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Curr Opin Struct Biol. 2008 Apr;18(2):203-17. doi: 10.1016/ Epub 2008 Apr 9.

The structural biology of HIV assembly.

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Department of Cell Biology, The Scripps Research Institute, 10550 North Torrey Pines Road, La Jolla, CA 92037, USA.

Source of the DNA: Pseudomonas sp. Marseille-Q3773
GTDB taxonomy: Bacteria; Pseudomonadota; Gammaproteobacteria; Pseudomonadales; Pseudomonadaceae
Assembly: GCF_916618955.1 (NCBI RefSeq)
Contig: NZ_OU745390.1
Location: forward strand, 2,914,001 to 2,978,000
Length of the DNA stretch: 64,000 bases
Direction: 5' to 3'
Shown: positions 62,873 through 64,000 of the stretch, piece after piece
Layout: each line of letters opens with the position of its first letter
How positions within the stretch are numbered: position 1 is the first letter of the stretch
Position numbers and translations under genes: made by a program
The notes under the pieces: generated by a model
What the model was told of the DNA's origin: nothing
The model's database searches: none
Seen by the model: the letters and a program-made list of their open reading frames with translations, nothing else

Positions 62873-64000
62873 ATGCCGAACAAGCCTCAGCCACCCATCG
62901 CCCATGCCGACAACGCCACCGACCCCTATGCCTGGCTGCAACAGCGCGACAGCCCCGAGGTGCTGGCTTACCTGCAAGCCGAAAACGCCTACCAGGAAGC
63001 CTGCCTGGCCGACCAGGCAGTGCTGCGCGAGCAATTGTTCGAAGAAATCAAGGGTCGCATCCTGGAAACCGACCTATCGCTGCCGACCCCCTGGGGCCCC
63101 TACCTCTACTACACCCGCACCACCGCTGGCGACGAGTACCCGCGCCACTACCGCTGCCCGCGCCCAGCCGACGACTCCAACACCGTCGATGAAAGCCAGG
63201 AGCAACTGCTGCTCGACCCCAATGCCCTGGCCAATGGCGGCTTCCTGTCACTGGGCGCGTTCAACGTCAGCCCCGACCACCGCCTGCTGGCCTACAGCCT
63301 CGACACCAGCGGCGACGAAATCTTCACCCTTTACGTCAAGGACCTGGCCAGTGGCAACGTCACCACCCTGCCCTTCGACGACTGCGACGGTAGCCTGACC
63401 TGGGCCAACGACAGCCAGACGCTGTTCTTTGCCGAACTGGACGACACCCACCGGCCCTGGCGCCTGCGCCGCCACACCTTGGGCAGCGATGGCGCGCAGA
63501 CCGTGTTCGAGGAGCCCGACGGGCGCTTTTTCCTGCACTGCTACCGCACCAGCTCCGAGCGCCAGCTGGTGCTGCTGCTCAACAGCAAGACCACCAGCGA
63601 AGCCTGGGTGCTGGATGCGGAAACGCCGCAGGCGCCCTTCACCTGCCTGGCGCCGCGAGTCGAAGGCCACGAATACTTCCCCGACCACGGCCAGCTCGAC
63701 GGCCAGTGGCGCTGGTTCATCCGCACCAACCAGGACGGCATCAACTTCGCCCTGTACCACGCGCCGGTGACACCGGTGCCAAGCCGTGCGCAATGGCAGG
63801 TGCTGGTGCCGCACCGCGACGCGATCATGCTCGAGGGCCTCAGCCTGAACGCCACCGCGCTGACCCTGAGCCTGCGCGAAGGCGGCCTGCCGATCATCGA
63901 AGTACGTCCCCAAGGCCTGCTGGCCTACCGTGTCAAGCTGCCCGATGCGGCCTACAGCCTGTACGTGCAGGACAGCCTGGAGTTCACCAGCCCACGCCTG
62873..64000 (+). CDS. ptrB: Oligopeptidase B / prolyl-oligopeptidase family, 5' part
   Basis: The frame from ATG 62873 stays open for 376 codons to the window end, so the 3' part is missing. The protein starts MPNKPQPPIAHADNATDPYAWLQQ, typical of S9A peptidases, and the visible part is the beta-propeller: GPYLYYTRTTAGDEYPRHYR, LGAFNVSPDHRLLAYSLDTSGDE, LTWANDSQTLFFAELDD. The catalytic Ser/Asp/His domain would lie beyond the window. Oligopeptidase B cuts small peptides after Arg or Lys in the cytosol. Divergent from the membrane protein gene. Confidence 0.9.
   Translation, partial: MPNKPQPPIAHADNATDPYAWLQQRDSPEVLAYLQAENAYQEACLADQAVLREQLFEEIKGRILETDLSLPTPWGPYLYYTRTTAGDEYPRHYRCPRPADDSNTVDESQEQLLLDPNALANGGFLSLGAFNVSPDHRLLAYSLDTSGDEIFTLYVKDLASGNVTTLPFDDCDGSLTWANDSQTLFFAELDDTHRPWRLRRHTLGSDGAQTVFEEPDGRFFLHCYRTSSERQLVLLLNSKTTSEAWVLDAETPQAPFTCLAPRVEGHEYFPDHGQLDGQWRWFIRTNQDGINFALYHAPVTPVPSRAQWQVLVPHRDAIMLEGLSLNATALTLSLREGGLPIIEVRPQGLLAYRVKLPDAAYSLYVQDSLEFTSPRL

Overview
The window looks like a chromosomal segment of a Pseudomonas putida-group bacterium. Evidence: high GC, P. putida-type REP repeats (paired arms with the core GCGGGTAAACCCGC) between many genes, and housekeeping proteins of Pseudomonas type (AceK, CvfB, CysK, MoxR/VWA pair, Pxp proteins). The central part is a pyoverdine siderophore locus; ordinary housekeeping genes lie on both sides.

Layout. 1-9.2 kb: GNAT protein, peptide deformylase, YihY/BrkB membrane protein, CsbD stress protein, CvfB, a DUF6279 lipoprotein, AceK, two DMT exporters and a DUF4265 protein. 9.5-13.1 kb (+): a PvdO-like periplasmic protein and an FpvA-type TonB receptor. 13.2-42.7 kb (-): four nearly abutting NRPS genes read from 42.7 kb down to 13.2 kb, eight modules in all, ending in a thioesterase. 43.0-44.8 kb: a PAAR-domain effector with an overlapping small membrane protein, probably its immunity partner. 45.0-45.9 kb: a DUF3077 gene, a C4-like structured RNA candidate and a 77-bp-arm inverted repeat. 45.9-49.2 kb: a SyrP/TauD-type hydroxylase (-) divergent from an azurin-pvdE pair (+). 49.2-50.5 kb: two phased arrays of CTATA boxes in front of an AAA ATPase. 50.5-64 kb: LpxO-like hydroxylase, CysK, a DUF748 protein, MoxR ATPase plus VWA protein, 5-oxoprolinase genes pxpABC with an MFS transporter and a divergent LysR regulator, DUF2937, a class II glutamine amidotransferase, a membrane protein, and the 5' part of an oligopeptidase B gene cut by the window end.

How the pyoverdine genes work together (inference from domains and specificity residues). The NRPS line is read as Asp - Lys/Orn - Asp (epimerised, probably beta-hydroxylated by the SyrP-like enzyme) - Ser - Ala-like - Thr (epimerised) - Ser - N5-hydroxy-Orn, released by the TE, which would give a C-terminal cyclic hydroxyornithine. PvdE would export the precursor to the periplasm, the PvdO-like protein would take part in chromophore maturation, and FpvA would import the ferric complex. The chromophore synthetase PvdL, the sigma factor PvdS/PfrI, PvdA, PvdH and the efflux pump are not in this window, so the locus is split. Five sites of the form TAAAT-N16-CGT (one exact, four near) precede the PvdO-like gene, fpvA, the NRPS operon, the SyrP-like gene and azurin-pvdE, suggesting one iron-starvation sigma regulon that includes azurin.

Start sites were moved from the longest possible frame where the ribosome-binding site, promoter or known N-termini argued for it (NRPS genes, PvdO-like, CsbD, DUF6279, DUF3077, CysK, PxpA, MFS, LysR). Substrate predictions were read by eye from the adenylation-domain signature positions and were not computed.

HIV assembly and replication proceed through the formation of morphologically distinct immature and mature viral capsids that are organized by the Gag polyprotein (immature) and by the fully processed CA protein (mature). The Gag polyprotein is composed of three folded polypeptides (MA, CA, and NC) and three smaller peptides (SP1, SP2, and p6) that function together to coordinate membrane binding and Gag-Gag lattice interactions in immature virions. Following budding, HIV maturation is initiated by proteolytic processing of Gag, which induces conformational changes in the CA domain and results in the assembly of the distinctive conical capsid. Retroviral capsids are organized following the principles of fullerene cones, and the hexagonal CA lattice is stabilized by three distinct interfaces. Recently identified inhibitors of viral maturation act by disrupting the final stage of Gag processing, or by inhibiting the formation of a critical intermolecular CA-CA interface in the mature capsid. Following release into a new host cell, the capsid disassembles and host cell factors can potently restrict this stage of retroviral replication. Here, we review the structures of immature and mature HIV virions, focusing on recent studies that have defined the global organization of the immature Gag lattice, identified sites likely to undergo conformational changes during maturation, revealed the molecular structure of the mature capsid lattice, demonstrated that capsid architectures are conserved, identified the first capsid assembly inhibitors, and begun to uncover the remarkable biology of the mature capsid.

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